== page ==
A (Relatively) Brief Introduction to Critical Race Theory

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Critical Race Theory (CRT) is, at bottom, the radical abolitionist and Civil Rights tradition critically transformed to address a post-Civil Rights legal era rooted in the liberal ideology of “color-blindness” and “equal opportunity,” which have together preserved and legitimated the continuation of racially subordinated circumstances.

Racial Reform and Retrenchment: Why?

Just over twenty years following the passage of the 1964 Civil Rights Act, 1965 Voting Rights Acts, and the 1968 Fair Housing Act, the stated goals of these historic legislative packages seemed further and further out of reach. The measurable disparity between Black and White Americans in wealth, income, education, home-ownership, and nearly every other social and economic category had not only proven persistent, but many hard-fought gains appeared to be in retrenchment. Further, with the rise of the “New Right” to national power and prominence in the 1980s, the civil rights philosophy of the majority of Americans had become clear: the work was complete, discrimination was illegal, and equality had been achieved through Brown v Board of Education and the subsequent national Civil Rights Acts. For the legislature and courts to intervene any further, it was commonly presumed, would cause more harm than would the very few remaining vestiges of racism. In fact, whatever racial inequality that remained in the 1980s would soon be understood as simply the natural fall-out of legally equal people-groups acting unequally in an open and equal society. Thus, the vast society-wide social and economic disparities seen throughout the nation were by then rationalized as legitimate, natural, and even just.

How, just twenty years following the passage of the Civil Rights Acts, had America come to such ideological and existential reversals?

Professor Derrick Bell

Professor Derrick Bell, mentor to many CRT scholars and the first tenured Black professor at Harvard Law, had already begun to diagnose the cause of this Civil Rights retrenchment in the 1970s. It was nothing new according to Dr. Bell. “[E]ven a rather cursory look at American legal history,” he writes,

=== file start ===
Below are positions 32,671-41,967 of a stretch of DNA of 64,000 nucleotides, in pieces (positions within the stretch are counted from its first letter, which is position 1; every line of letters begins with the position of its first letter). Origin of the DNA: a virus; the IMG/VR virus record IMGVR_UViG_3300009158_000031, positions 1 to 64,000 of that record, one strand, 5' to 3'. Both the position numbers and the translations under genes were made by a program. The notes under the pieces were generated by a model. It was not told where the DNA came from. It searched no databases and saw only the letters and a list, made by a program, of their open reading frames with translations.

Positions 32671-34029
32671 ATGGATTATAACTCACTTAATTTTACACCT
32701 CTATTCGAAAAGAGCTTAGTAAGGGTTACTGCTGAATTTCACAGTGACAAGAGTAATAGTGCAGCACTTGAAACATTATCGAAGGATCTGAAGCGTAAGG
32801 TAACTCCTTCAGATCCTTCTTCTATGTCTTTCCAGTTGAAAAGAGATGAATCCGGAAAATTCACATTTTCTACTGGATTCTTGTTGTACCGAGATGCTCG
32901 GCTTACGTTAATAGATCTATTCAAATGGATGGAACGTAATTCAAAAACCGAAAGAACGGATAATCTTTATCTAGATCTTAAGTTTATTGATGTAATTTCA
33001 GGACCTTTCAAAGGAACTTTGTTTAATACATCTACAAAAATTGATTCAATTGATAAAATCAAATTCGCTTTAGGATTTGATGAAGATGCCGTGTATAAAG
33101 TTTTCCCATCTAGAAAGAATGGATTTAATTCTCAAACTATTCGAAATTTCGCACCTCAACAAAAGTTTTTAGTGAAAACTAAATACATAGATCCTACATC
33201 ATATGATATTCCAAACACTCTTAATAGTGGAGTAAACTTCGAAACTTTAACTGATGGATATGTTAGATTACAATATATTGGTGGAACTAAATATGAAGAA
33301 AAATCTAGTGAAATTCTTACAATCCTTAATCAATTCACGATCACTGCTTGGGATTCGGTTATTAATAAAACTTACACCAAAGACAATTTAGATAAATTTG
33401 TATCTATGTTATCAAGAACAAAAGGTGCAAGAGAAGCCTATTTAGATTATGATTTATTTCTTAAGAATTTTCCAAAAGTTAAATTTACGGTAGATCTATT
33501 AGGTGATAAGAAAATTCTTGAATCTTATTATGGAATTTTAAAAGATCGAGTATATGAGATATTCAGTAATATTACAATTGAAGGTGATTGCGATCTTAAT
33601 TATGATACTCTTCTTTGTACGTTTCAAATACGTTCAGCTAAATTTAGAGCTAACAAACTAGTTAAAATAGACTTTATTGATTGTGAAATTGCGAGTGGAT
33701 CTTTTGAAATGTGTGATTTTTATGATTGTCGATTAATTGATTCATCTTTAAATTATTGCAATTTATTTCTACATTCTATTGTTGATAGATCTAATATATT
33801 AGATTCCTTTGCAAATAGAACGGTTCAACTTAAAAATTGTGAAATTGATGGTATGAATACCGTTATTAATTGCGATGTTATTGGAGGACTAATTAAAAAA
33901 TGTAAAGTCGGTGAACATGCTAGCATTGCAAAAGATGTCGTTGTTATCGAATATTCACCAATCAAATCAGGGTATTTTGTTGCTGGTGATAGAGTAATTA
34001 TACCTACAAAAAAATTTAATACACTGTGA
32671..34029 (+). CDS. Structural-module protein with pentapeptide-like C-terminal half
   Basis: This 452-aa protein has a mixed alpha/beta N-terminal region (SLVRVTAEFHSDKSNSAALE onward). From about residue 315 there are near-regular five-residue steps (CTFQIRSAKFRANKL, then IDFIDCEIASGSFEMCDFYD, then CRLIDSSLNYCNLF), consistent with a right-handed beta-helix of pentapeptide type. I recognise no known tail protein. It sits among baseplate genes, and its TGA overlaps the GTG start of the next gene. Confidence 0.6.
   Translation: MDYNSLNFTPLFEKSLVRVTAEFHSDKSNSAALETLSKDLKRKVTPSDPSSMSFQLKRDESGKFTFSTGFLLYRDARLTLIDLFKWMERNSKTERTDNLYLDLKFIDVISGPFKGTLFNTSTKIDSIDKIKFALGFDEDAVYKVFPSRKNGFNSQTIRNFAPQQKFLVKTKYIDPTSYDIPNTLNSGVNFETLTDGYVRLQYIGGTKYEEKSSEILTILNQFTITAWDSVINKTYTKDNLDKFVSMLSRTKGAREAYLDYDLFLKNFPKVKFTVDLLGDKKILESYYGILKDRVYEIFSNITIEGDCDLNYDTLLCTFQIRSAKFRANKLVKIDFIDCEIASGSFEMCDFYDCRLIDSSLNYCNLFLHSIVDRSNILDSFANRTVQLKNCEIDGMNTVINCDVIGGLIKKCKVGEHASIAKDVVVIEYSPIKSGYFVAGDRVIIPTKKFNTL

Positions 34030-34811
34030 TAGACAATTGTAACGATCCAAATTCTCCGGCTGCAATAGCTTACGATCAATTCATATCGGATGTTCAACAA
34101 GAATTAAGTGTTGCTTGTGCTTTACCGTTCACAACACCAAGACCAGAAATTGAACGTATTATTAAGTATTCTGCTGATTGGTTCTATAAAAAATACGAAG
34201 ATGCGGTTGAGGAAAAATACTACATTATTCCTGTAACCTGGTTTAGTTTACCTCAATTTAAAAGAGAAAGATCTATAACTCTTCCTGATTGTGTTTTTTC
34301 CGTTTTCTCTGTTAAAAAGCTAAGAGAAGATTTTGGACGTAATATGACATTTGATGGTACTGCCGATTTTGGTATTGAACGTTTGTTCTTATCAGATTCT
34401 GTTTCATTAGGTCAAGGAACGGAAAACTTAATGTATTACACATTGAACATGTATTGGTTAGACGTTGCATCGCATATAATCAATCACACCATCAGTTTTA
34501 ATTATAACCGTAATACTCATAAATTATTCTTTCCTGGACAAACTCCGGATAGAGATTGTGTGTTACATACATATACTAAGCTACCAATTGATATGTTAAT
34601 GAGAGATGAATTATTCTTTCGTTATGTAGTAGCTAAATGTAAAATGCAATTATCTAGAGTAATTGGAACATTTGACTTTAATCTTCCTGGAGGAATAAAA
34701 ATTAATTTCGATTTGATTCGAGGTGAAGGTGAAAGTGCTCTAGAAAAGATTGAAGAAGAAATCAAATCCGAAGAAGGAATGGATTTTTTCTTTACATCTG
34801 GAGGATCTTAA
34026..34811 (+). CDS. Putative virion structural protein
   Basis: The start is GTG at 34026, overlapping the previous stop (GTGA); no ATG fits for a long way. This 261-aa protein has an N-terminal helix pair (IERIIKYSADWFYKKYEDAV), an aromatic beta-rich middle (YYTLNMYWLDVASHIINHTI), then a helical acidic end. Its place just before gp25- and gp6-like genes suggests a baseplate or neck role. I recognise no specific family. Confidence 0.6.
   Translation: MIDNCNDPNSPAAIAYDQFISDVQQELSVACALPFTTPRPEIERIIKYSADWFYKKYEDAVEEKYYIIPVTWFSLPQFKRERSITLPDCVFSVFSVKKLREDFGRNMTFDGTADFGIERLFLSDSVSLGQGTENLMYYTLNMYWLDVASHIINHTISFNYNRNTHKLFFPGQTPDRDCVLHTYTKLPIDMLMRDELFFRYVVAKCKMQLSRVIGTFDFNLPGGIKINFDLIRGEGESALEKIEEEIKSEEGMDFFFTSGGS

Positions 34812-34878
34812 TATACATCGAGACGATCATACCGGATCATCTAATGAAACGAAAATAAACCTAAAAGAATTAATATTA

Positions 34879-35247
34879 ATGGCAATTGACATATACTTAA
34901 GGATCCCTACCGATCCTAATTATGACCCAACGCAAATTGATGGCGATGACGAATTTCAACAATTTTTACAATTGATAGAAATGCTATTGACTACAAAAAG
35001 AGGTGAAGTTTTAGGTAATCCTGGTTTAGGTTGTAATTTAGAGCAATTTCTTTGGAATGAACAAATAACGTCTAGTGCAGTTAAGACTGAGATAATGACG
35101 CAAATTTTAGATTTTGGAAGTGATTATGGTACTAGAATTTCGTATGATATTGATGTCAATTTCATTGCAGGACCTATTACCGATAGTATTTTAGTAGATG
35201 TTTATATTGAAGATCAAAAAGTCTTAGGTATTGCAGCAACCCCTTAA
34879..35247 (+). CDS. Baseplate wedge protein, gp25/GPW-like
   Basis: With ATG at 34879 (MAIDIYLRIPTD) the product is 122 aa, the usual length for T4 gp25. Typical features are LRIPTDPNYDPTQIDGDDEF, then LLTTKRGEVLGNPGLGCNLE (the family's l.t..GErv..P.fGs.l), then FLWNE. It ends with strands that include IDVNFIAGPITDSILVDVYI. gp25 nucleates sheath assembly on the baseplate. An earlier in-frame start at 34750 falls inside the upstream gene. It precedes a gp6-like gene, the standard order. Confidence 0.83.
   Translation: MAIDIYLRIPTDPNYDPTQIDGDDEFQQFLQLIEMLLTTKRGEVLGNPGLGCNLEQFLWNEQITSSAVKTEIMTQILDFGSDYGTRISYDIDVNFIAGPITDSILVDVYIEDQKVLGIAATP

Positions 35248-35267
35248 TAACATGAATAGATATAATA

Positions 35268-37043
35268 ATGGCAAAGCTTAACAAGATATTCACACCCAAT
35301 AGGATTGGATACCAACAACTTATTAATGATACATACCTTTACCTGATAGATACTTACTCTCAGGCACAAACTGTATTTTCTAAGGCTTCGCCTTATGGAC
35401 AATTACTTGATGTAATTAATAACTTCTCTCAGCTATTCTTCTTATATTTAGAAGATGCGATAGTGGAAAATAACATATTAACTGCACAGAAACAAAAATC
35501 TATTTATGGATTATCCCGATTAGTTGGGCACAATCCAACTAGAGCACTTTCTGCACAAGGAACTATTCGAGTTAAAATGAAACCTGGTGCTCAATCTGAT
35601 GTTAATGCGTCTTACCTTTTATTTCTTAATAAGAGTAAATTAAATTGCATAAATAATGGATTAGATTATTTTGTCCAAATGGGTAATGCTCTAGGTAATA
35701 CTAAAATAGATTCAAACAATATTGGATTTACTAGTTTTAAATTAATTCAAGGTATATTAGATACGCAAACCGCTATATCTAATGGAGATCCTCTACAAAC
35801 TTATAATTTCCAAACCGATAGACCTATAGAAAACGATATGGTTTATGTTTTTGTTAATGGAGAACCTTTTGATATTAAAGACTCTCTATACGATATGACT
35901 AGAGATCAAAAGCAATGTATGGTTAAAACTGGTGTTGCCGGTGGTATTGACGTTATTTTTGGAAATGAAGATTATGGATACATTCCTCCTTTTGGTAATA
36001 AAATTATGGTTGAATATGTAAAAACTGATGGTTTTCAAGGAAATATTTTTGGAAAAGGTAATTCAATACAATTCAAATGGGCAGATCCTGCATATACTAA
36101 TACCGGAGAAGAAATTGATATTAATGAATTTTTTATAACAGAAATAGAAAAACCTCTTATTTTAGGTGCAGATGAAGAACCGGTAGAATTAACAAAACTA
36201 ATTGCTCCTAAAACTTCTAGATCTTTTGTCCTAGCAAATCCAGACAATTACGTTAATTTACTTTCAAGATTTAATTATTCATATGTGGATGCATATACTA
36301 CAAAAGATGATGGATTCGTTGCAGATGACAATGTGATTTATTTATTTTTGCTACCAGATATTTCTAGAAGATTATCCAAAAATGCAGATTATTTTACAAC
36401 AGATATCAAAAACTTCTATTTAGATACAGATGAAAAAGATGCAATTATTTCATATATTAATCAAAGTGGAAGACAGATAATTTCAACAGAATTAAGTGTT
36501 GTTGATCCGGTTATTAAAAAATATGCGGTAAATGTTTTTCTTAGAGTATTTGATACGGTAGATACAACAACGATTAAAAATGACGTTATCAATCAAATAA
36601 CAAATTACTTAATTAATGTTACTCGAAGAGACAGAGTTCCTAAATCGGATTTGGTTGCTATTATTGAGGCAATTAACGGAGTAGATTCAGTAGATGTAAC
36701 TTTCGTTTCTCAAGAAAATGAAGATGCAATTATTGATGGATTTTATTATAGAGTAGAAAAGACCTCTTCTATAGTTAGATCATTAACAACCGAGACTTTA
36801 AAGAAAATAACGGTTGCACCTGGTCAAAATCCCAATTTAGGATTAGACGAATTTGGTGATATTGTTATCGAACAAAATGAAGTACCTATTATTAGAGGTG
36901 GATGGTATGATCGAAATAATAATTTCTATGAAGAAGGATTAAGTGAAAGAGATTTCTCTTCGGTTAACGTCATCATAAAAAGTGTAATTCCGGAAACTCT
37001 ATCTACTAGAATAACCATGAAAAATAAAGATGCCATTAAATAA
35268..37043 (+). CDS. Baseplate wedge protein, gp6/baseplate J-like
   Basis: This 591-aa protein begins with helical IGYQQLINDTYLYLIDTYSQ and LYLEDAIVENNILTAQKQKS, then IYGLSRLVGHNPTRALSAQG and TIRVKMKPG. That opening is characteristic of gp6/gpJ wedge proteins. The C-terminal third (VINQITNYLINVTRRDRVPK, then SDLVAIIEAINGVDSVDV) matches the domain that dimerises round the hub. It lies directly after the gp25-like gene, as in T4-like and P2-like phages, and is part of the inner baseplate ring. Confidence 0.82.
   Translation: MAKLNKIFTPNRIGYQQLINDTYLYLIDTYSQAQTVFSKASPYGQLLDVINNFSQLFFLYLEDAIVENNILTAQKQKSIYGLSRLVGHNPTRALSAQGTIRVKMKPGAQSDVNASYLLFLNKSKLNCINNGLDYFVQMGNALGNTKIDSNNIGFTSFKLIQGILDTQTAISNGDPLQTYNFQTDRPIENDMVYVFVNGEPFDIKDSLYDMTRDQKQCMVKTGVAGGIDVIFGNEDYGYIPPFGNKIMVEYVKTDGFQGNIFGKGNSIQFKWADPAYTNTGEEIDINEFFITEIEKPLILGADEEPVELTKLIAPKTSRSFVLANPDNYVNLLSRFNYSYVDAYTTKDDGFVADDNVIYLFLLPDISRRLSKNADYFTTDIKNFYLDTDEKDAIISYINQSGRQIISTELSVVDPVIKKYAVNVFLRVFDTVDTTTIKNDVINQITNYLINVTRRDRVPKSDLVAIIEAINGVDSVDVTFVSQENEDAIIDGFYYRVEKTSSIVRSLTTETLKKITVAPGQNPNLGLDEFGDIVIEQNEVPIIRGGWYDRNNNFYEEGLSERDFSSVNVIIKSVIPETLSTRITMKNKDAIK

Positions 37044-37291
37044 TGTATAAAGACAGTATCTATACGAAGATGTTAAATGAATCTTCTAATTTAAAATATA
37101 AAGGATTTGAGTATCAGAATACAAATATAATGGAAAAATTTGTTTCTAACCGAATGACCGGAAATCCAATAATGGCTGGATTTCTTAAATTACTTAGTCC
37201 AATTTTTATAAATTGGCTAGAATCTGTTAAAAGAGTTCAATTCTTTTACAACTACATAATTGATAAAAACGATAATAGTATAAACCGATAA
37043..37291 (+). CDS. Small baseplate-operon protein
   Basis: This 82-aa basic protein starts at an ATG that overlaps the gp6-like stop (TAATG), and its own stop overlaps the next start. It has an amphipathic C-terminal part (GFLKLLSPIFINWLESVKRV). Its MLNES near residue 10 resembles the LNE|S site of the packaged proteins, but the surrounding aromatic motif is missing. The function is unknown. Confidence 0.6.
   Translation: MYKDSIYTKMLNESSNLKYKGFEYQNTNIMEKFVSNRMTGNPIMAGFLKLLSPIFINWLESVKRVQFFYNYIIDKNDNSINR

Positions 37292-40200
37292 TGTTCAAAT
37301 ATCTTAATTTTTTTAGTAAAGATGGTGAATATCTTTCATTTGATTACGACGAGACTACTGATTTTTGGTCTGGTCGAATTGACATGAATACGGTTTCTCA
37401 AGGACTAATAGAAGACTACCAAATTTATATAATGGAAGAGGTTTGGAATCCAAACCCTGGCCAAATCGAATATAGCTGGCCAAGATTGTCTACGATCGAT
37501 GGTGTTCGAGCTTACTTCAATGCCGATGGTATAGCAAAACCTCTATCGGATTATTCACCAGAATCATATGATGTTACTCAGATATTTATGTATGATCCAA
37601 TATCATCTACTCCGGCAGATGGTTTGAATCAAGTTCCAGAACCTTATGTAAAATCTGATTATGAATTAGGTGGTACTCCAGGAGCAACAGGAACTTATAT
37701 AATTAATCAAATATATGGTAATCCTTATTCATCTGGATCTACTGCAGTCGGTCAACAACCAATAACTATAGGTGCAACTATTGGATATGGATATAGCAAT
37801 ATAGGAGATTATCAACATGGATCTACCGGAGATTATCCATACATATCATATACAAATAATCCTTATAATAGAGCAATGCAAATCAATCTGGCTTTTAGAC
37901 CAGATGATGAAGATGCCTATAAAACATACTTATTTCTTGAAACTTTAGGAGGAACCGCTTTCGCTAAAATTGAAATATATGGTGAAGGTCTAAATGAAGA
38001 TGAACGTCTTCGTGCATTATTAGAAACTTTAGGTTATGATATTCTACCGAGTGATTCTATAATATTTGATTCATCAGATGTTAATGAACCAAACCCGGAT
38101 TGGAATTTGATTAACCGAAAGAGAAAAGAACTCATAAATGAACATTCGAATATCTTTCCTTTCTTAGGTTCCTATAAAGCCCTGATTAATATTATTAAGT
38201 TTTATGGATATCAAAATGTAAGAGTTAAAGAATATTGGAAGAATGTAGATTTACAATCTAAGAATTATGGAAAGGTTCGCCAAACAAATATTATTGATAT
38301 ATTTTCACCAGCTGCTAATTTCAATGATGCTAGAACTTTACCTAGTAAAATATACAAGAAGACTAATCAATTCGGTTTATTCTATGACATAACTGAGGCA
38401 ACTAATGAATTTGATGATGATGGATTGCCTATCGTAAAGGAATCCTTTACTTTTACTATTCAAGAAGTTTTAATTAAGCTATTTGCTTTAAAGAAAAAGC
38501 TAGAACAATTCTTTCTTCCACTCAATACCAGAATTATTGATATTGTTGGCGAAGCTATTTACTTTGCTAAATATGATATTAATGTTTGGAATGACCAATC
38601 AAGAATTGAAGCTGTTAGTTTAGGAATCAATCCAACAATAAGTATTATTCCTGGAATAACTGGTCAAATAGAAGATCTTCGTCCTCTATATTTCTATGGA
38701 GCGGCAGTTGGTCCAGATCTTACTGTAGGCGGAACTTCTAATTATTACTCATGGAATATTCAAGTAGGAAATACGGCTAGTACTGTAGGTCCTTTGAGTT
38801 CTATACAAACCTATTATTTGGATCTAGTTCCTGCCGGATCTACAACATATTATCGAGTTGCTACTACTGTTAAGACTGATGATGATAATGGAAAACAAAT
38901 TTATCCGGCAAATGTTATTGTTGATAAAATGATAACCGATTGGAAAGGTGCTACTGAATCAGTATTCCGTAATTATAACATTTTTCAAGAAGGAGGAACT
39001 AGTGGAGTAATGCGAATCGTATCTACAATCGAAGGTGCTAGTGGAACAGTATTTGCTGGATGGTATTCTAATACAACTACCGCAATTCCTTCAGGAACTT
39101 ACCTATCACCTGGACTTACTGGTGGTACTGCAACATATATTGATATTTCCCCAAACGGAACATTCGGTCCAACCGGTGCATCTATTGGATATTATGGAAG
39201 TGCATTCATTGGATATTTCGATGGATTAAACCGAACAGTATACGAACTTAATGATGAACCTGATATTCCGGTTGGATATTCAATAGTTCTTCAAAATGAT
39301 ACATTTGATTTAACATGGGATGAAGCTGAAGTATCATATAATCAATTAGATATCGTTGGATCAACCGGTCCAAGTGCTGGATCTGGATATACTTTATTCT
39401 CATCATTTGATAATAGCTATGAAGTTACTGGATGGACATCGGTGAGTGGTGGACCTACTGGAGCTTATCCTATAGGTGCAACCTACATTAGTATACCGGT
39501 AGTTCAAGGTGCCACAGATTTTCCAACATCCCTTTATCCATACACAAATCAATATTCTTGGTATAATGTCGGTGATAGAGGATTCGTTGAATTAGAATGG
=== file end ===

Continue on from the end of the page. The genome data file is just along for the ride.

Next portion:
suggests that in the past, the most significant political advances for blacks resulted from policies which were intended and had the effect of serving the interests and convenience of whites rather than remedying racial injustices against blacks … .[1]

And, accordingly, when these White interests change, the fortunes of Black Americans are in turn reversed. For example, the Reconstruction Amendments following the Civil War were soon overwhelmed by the vast apparatus of Jim Crow laws, the KKK, and political disenfranchisement; the Brown v. Board of Education decision was quickly ameliorated by the “all deliberate speed” ruling of Brown II, putting off its substantive remedies indefinitely, while leaving the well-being of Black students and Black schools out of the equation altogether; and the achievements of the 1960’s Civil Rights Movement proved to quickly give way to mere formal, color-blind, remedy-averse foot-dragging and legal indifference toward the actual circumstances of African Americans. This cycle—of which many more examples are available—is what Devon Carbado has called the “reform/retrenchment dialectic,”[2] and its diagnosis was termed “Interest Convergence” by Dr. Bell; “[t]he interest of blacks in achieving racial equality will be accommodated only when it converges with the interests of whites.”[3]

Further, in his 1976 “Serving Two Masters: Integration Ideals and Client Interests in School Segregation Litigation,” Dr. Bell called into question the tangible benefits of the civil rights establishment’s (CRE’s) push for formally desegregated schools as an end in itself. Alternatively, he argued, emphasis on the quality of education received by African American children should outweigh the goal of mere “racial balance,” and that, in practice, these goals were not synonymous, as CRE lawyers (including Bell himself) had assumed. Dr. Bell redirected his students’ attention away from the steady, inevitable progress narrative of traditionalists within the CRE to focus on improving the real-life circumstances of African Americans.